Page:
“There are also clearly identifiable potential losers among managers,” he said. Picking the winners required in-depth analysis of quantitative versus qualitative assessments and understanding the timeframe, insight and universe restrictions of the managers. While capacity was an important issue, this was not as simple as measuring the manager’s funds under management. Alpha decay occurred at different market capitalisations or turnover depending on the underlying strategy. “The concentration among Australian superannuation funds might mean active management can have less impact,” he said. “However, 250 bps-plus per annum outperformance, which is possible, is worth the effort.” Adam Schor, client portfolio manager for mathematically based US manager Janus Capital, said that with each stock selection there was a reduction in the likelihood of the manager adding alpha. Placing controls on tracking error might limit the effectiveness of managers and their ability to use their skills, Schor said. It tended to force managers to ignore the total risk of the portfolio and therefore create a sub-optimal risk/return trade-off.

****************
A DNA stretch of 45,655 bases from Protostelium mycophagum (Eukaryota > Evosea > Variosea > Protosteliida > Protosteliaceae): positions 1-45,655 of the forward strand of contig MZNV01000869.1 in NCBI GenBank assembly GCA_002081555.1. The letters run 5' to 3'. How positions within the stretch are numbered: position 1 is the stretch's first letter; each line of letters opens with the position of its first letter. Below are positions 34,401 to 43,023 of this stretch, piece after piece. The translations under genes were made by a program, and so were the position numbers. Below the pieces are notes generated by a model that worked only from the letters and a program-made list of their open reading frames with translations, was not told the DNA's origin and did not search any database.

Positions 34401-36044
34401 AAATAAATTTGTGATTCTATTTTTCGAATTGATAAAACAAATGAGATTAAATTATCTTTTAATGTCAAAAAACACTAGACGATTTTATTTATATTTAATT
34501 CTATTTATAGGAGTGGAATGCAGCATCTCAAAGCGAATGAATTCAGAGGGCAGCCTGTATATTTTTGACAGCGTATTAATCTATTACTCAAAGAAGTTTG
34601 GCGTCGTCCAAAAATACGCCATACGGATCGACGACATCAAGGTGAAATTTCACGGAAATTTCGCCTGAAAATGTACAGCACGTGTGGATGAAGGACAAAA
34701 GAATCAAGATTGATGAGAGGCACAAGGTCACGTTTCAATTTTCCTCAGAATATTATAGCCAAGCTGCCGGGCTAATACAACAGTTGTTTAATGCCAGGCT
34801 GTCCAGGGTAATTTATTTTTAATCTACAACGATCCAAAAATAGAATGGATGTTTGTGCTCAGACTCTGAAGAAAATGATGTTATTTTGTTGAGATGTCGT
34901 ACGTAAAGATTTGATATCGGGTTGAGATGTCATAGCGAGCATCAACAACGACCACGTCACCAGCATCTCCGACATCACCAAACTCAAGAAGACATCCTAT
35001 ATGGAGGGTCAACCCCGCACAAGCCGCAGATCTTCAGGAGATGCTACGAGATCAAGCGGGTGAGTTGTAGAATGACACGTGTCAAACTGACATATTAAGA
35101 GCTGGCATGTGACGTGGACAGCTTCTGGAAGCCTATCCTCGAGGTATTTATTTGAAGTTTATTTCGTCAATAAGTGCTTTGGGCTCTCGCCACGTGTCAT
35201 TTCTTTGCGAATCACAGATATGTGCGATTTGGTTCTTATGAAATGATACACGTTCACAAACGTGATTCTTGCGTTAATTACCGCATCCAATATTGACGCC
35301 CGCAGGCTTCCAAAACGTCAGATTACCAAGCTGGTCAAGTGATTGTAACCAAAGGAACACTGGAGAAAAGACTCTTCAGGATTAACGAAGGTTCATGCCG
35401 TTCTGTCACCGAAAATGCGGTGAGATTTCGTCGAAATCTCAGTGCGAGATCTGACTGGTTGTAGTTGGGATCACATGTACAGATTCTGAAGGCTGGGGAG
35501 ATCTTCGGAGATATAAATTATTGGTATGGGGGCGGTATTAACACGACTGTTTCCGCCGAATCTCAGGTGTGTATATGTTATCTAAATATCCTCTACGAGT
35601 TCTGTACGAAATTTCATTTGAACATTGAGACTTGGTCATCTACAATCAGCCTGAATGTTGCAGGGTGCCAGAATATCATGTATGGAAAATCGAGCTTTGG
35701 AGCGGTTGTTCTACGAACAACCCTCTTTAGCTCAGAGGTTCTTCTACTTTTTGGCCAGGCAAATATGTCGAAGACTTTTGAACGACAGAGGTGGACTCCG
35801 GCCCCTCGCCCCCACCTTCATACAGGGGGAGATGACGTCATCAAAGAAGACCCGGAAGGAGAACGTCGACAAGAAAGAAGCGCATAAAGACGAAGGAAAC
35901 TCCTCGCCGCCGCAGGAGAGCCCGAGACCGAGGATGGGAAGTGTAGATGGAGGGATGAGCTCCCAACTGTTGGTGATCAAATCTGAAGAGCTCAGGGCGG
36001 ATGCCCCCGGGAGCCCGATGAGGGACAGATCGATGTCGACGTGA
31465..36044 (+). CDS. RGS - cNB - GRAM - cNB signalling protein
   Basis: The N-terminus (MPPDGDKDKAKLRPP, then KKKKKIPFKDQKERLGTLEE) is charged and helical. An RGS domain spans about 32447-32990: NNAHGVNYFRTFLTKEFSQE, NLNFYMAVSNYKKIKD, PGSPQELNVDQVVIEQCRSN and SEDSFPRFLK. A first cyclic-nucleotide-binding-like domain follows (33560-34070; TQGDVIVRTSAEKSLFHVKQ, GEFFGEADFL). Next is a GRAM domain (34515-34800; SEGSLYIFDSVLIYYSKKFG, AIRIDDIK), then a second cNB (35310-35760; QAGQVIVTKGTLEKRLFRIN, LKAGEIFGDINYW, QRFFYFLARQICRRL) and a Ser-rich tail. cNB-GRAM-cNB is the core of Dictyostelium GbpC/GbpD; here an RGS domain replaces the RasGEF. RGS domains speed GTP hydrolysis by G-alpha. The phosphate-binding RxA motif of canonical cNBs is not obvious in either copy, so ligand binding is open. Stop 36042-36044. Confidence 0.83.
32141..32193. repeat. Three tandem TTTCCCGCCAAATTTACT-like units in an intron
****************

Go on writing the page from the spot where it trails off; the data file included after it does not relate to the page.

Crunch opens door on new debt opp ortunities Looking at market developments, Paul Hatfield, the managing director of Londonbased Alcentra, an affiliate manager of BNY Mellon Asset Management, said the credit crunch created new opportunities in the emerging asset class of leveraged loans and mezzanine debt. Comparing the investment characteristics of loans compared with bonds, Hatfield said bonds showed significantly higher volatility. They had lower recovery rates than loans and their longer duration made them more sensitive to movements in the yield curve. He said the record levels of issuance in 2006–07 had tailed off sharply following the financial crisis, but outstandings remained at record levels with low rates of prepayments. Loans were one of the bestperforming asset classes last year, with the US S&P/LSTA loan index up 51.2 per cent over calendar 2009 and the European S&P multi-currency loan index up 43.8 per cent.

Alternative beta: the next steps With the big jump in passive investment by pension funds around the world as a reaction to the global crisis – notwithstanding the arguments that the volatile environment benefitted active managers – has also come an increased sophistication in beta management. Eric Brandhorst, director of research at State Street Global Advisors’ (SSgA) global structured products group in Boston, said there were various ways investors looked to depart from the market allocation of capital – or capweighted indices – in a systematic fashion. They could take factor tilts, use optimised strategies, riskreduction strategies and emulation strategies. The main factor tilts are valuation, volatility, beta, size momentum, quality and leverage.

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